The BibleThe BibleMethods of Praying with the Scriptures
by Felix Just, S.J., Ph.D.

There are many different ways of using the Bible in Christian prayer. Scriptural prayer does not follow a "one-size-fits-all" model.

The following are very brief introductions to the topic of prayer in general, and to some of the most common ways Christians have used the Bible for prayer throughout the centuries and today:

Biblical Meditation | Ignatian Contemplation | Taizé-Style Prayer | Centering Prayer | Lectio Divina


What Is Prayer? - A Brief Introduction

Prayer is basically RELATIONSHIP and COMMUNICATION with God:

Types of Prayer:

Terminology for Prayer: (caution: precise meanings vary from one spiritual tradition to another)

A Framework for Biblical Prayer:

All extended prayer experiences could be enhanced by a few simple steps of Preparation and Conclusion:

  1. Preparation
    1. Choose an appropriate time and place for your period of prayer.
    2. Become aware that you are always in the presence of a loving God.
    3. Thank God for creating you, loving you, adopting you as God's own child.
    4. Ask God for an increase in faith, hope, love, or any other grace you may need.
  2. Main Prayer Period
    1. Use whichever style or method you have chosen for your prayer: Lectio Divina, Meditation, Contemplation, Centering Prayer, etc.
    2. Keep in mind that prayer, at its core, is relationship and communication with God; so it involves both speaking and listening to God.
  3. Conclusion
    1. As you end your prayer period, reflect on what you have just experienced (key thoughts, feelings, interior movements).
    2. Thank God for giving you this time and opportunity to encounter and communicate with God, your loving Father.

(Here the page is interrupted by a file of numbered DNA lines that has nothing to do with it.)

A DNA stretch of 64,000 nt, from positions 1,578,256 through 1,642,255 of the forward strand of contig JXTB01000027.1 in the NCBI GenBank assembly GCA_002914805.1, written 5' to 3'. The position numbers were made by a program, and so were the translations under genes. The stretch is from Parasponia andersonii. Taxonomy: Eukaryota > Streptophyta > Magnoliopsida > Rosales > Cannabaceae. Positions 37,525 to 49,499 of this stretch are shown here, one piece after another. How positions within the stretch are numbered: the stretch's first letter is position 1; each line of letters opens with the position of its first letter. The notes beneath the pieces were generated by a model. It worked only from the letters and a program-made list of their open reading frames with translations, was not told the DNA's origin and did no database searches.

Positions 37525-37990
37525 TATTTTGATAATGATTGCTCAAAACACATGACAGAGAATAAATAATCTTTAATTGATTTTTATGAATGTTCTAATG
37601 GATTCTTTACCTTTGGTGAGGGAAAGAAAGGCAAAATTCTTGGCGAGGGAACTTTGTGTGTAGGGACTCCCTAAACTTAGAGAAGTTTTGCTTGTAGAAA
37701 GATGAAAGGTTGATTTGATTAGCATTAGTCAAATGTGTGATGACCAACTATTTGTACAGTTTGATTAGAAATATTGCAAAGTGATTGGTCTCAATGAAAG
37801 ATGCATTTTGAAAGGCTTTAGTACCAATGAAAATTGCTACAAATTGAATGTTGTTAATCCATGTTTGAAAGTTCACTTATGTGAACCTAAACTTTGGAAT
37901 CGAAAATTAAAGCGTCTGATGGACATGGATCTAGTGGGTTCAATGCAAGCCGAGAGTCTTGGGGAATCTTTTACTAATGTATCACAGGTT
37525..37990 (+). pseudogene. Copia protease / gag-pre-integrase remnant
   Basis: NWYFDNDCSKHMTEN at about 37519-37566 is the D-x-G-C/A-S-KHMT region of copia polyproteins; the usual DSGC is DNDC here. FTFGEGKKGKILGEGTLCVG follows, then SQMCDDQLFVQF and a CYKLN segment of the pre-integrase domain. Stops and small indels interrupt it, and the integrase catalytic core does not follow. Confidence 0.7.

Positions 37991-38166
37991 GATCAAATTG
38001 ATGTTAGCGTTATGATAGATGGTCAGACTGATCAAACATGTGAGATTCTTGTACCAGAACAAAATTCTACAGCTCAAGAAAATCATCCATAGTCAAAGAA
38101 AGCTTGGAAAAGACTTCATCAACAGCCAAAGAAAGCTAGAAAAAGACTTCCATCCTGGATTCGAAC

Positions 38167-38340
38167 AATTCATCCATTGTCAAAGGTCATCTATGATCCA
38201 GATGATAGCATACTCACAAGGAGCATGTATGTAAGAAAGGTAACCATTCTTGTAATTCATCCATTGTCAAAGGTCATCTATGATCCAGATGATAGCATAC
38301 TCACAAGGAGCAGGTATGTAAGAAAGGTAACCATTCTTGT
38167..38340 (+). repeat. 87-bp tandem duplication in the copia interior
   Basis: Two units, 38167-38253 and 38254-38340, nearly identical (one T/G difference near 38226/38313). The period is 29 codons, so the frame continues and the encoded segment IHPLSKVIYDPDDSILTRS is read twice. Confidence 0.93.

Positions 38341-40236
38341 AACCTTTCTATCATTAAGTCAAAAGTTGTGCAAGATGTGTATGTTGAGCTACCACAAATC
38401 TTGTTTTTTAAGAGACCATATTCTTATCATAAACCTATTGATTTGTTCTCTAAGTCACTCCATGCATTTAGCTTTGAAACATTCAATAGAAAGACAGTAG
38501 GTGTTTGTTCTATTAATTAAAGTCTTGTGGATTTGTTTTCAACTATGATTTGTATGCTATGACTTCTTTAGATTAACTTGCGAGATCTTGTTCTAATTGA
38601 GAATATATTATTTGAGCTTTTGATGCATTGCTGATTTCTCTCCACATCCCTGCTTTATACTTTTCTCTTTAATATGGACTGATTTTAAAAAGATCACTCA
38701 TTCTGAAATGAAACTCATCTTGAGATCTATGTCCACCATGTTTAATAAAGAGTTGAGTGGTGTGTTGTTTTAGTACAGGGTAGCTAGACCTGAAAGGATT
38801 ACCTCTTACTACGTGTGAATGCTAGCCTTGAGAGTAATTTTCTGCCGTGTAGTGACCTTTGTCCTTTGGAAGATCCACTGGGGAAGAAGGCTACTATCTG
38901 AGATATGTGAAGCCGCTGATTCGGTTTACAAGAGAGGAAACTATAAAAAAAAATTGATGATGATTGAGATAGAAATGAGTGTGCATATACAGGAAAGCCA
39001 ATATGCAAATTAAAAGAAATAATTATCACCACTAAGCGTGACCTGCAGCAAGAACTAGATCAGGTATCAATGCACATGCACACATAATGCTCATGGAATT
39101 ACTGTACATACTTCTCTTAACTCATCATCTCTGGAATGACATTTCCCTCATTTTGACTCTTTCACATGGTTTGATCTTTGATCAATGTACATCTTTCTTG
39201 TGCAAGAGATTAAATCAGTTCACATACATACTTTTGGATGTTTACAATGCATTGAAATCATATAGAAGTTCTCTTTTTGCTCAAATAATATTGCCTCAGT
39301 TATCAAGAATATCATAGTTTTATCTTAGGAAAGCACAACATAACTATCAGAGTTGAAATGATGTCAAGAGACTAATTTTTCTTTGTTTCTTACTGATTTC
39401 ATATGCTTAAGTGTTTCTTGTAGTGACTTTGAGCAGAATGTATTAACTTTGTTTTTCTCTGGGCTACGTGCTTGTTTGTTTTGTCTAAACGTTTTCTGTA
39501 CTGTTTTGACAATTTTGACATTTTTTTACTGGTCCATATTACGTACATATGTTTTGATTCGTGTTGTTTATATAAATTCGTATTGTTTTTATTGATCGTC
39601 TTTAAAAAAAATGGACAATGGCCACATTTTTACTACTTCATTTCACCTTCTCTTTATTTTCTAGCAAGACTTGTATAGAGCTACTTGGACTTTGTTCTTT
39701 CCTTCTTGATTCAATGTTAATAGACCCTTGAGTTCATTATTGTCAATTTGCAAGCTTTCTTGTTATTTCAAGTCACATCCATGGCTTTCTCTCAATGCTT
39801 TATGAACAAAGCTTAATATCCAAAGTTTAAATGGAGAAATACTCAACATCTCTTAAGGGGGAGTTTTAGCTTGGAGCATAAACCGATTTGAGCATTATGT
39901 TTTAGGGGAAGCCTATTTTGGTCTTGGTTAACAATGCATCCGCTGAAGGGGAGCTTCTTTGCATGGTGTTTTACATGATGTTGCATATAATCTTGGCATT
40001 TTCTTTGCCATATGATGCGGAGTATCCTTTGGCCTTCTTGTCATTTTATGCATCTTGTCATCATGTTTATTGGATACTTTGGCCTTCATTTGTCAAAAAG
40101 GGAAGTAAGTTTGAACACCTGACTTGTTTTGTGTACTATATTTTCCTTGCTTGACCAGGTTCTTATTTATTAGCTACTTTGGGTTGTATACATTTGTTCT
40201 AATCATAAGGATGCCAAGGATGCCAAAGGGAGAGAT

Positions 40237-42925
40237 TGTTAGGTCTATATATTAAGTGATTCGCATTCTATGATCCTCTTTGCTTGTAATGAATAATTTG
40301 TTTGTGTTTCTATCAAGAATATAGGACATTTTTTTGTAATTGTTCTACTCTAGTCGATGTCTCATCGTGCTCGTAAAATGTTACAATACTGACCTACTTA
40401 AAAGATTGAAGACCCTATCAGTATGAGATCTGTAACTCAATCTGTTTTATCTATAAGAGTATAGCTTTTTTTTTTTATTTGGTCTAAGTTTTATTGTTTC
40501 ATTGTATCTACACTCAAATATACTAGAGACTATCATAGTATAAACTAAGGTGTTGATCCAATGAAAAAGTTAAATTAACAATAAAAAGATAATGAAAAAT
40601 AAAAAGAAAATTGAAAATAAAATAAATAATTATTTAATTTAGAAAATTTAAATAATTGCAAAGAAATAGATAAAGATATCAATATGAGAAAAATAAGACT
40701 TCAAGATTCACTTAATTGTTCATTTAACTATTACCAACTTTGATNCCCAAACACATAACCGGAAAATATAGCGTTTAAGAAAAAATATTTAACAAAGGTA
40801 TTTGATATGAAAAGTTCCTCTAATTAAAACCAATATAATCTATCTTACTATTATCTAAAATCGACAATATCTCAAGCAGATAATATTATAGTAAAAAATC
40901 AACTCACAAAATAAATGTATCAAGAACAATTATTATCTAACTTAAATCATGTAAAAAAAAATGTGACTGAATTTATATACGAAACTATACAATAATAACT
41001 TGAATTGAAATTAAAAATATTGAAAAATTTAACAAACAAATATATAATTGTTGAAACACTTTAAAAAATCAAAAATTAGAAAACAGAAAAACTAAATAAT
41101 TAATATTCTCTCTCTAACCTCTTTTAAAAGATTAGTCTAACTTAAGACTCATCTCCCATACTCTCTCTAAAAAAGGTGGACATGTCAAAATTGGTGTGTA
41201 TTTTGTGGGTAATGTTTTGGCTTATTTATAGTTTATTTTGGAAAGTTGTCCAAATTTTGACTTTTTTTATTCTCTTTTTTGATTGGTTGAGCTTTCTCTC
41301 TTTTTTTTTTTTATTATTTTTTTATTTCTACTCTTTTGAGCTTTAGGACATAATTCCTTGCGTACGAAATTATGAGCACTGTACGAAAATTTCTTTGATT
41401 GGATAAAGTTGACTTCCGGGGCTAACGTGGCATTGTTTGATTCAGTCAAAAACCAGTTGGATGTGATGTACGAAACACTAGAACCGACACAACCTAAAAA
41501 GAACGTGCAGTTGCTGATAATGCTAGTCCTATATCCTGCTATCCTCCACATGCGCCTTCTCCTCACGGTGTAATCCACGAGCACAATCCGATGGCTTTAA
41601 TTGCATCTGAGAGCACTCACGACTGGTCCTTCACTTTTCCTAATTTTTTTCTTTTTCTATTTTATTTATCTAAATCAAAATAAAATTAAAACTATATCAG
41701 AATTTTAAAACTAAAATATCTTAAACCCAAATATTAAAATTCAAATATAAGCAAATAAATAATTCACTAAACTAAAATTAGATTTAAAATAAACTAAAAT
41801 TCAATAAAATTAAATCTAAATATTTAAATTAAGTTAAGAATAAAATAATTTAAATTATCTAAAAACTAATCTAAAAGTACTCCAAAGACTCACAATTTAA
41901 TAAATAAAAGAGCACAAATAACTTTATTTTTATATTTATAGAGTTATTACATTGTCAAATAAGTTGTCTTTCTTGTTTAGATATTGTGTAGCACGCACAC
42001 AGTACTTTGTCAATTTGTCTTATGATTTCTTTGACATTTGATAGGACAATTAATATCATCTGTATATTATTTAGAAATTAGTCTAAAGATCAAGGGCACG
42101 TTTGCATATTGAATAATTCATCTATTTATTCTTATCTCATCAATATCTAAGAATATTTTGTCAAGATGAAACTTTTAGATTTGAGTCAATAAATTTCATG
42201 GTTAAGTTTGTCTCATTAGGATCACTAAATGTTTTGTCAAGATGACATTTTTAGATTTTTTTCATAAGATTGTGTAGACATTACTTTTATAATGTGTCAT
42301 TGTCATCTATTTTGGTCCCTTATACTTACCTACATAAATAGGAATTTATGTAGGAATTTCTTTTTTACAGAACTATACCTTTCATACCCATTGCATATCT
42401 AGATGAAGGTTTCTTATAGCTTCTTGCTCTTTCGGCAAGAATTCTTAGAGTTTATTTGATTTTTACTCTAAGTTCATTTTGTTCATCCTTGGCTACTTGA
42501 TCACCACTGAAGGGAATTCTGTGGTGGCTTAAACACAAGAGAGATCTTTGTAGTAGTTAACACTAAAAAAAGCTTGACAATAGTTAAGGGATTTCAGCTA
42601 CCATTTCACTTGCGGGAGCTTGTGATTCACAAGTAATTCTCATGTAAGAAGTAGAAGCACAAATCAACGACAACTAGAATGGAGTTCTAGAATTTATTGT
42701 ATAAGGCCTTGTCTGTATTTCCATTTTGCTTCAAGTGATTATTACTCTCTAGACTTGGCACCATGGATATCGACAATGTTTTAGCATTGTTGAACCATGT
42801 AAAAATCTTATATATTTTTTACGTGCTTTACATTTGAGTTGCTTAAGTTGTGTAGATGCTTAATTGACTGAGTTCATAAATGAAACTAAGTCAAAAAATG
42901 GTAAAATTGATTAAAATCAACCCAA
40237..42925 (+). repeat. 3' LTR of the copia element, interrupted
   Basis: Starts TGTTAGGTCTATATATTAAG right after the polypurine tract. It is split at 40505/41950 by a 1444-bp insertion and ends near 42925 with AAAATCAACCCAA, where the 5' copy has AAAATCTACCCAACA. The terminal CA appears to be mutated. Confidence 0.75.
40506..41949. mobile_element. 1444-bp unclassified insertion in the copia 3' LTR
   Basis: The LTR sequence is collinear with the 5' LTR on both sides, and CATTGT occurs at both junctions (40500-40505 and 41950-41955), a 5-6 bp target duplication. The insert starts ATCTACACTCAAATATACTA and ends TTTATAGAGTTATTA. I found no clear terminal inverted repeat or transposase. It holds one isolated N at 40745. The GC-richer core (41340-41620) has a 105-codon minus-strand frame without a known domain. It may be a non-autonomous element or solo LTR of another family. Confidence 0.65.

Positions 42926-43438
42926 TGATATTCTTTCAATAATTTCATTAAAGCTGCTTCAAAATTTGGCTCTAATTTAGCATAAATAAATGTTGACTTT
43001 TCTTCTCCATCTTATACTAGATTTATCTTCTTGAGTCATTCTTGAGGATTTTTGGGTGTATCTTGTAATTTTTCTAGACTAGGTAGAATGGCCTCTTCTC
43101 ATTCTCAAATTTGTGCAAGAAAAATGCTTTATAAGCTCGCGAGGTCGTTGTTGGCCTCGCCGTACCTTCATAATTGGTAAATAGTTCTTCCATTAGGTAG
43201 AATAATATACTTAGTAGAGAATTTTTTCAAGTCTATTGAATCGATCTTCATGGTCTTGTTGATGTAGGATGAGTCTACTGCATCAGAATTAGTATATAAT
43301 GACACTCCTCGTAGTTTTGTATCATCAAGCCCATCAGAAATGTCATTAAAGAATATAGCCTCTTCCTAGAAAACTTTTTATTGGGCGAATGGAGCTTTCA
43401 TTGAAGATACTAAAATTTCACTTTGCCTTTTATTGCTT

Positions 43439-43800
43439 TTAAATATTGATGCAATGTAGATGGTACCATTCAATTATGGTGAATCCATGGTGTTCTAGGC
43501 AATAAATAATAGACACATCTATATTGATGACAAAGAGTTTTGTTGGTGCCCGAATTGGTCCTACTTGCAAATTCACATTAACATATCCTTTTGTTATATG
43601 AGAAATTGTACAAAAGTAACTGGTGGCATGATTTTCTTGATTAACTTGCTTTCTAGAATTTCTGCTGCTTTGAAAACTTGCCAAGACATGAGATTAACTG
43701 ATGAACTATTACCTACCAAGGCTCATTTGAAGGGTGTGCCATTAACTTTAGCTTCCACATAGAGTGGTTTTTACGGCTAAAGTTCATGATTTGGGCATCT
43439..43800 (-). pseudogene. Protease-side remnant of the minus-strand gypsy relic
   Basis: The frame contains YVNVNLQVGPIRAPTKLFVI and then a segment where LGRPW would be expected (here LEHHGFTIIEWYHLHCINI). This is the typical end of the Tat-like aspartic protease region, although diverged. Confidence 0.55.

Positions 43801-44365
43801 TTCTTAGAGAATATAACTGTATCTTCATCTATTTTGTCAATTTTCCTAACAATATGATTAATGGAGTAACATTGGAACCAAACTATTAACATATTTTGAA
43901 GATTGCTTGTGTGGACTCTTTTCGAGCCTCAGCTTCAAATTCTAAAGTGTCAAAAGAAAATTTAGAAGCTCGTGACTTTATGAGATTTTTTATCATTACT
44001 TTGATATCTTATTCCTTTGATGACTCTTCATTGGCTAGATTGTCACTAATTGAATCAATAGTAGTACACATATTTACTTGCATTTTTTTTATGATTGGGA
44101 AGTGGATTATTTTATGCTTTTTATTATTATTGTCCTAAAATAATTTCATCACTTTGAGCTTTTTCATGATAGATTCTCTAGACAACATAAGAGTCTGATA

3. Speak aloud a short concluding prayer, such as the Lord's Prayer, the Hail Mary, a prayer by your favorite saint, etc.
    4. Decide or recall when and where you will pray the next time, so you can look forward to another encounter with God.

Resources for Introductory Prayer:


A Brief Introduction to Biblical Meditation (using rational reflection):

This method is appropriate for any biblical text, especially teachings from the Epistles and other more theological texts.

  1. Begin: consider how God looks upon you and loves you; become aware of being in God’s presence;
    stand for a moment, bow if you wish, then be seated comfortably for your time of prayer.
  2. Preparatory Prayer: offer to God all your will and actions, especially in this time of prayer;
    ask God for a specific grace that you need and desire right now (peace, consolation, hope, etc.).
  3. Meditate on the Biblical Text that you have selected:
  4. Colloquy: enter into a short personal conversation with Jesus (or God the Father, or the Holy Spirit); speak heart-to-heart, as if conversing with a close friend.
  5. Closing Prayer: conclude by praying the Our Father, Hail Mary, or another familiar/favorite prayer;
    you might stand, kneel, bow, raise your hands, or adopt another posture to mark the end of your prayer.

Afterward, briefly review what you experienced during this time of prayer (maybe journal about what happened), and look forward to your next prayerful encounter with God (when? where? which biblical text will you use?).